NBC must walk fine line not to upset fans even more

In moving Jay Leno back to “The Tonight Show,” NBC now faces a marketing challenge.

Peacock execs must quickly relaunch “The Tonight Show with Jay Leno” — which bows a little more than a month from now — but at the same time engage in some serious public relations damage control.

“I think there will be a little bit of a backlash,” said one rival TV marketing exec. “Jay’s image has been altered a bit.”

Not only do Conan O’Brien fans find Leno partly to blame for NBC’s failed late night compromise (which triggered O’Brien’s departure), but Leno’s late night crown may have been tarnished by his lackluster 10 p.m. performance.

Peacock has already begun to reposition Leno and the “Tonight Show,” starting with Leno’s address to his audience on Monday night’s “The Jay Leno Show.”

In characterizing himself as just a pawn in the whole messy affair, his fans will likely be forgiving.

“If people liked him at 11:35 and they were happy with him, I don’t think they’ll be changing their viewing habits just because Jay potentially did something wrong,” said the competing exec.

It’s still unclear, however, where Leno’s 11:35 p.m. audience went (some may have just gone to bed earlier), or if they’ll restore their old habits once he’s back.

“It’s always difficult to relaunch things,” said another rival marketing exec. “TV is a lot like a restaurant. If you go there and have a bad meal, it’s difficult to get people back in.”

Given the amount of coverage centered on NBC’s late night debacle, Leno’s core audience will likely get the message that the host is back in his old time slot.

But NBC must walk a fine line in promoting the news to the rest of the world.

The sudden turn of events may be dizzying to viewers, which were inundated with the big-budget launches of O’Brien’s “Tonight Show” and Leno’s primetime strip just months ago.

Now, as O’Brien’s exit from “The Tonight Show” becomes official — expected to finally happen Wednesday — the Peacock has some explaining to do.

One rival exec suggested that NBC take a page out of the new ad campaign recently launched by Domino’s, which is confessing in new spots that their pizza wasn’t so hot — and promise to now make them tastier.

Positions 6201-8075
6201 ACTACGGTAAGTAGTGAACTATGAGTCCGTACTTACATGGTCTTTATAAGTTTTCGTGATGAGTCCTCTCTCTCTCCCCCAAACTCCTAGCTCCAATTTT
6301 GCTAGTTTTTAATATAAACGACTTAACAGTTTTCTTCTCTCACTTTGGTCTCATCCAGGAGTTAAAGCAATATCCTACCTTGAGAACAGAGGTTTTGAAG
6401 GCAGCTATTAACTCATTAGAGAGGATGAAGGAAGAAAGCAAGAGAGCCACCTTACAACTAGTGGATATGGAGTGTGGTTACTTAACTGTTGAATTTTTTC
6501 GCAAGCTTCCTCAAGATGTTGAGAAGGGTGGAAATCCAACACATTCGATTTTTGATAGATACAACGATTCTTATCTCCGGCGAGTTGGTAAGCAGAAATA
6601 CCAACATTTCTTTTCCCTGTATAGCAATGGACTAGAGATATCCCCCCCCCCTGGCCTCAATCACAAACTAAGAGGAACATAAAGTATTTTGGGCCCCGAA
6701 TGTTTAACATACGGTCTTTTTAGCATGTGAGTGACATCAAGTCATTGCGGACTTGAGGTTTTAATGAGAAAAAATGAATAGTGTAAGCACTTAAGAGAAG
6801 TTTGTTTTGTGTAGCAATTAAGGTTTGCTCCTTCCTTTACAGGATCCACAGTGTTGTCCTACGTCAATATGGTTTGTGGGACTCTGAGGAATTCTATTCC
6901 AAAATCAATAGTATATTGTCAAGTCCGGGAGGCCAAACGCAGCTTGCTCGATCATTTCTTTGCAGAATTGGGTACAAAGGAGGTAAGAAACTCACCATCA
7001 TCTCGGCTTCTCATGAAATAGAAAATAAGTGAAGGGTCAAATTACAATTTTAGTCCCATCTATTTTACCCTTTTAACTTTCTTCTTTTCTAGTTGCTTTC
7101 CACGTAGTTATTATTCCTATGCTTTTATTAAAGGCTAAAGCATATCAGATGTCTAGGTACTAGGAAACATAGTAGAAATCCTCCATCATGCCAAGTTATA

A lot can be learned by admitting what was wrong,” the exec said.

Another exec agreed, arguing that the network can’t just trumpet the triumphant return of Leno to 11:35.

That may annoy O’Brien fans who are still watching NBC — particularly its Thursday night comedies, which share a young adult audience profile with O’Brien. (Conventional wisdom says that “Parks and Recreation” and “30 Rock” fans are more likely to be Team Conan.)

Plus, a traditional campaign welcoming Leno “back home” might be seen as rubbing salt in the wound, even by Leno fans. That’s why most observers agree that NBC needs to go the self-depricating route.

In a way, the network is already doing that — by letting both Leno and O’Brien pluck the Peacock every night for the past two weeks.

“After such a public move that was essentially an utter and devastating failure, you can’t pretend it never happened,” a rival network exec said. “And you need to make sure Jay looks like the unassuming guy that people think he is.”

NBC execs hope the Winter Olympics will serve as a bit of a buffer, and as a cooling-off period to the late night lunacy. The Olympics will also give the Peacock a massive platform to reposition Leno and “The Tonight Show.”

In his interview with PBS’ Charlie Rose on Monday, NBC U topper Jeff Zucker predicted that the kerfuffle would eventually blow over.

“We move from story to story,” Zucker said. “Life will go on.”

On Tuesday, lawyers once again delayed a final resolution to the O’Brien/NBC divorce as they hammered out final deal points — including severance package details for his show’s staff. An announcement is now expected on Wednesday morning.

“I’m just waiting for this to be done,” said one exhasperated insider close to the talks.

The bizarre nature of the whole Late Night Crisis — now entering its 13th day — took another strange turn on Tuesday, as an anonymous troublemaker whipped up a brief media frenzy by registering the web doman ConanonFox.com.

The site was registered to the “Intellectual Property Department of Twentieth Century Fox Film Corporation,” and included a photo of O’Brien and even a logo.

But the logo was poorly photoshopped — and even if News Corp. were to quietly register a Conan-related domain, common sense would argue that they wouldn’t do it with their own company name, or put up a Twitter account when the company hasn’t even begun talks with the host.

The site nonetheless fooled a handful of media organizations, until Fox stepped in and confirmed that it was a hoax. The Twitter account was suspended soon after.

As for O’Brien, the host continued to prep his final week of episodes. Guests this week, as announced on Monday by O’Brien, include Adam Sandler, Tom Hanks and Will Ferrell (who was on O’Brien’s first “Tonight Show,” and will now be on his last).

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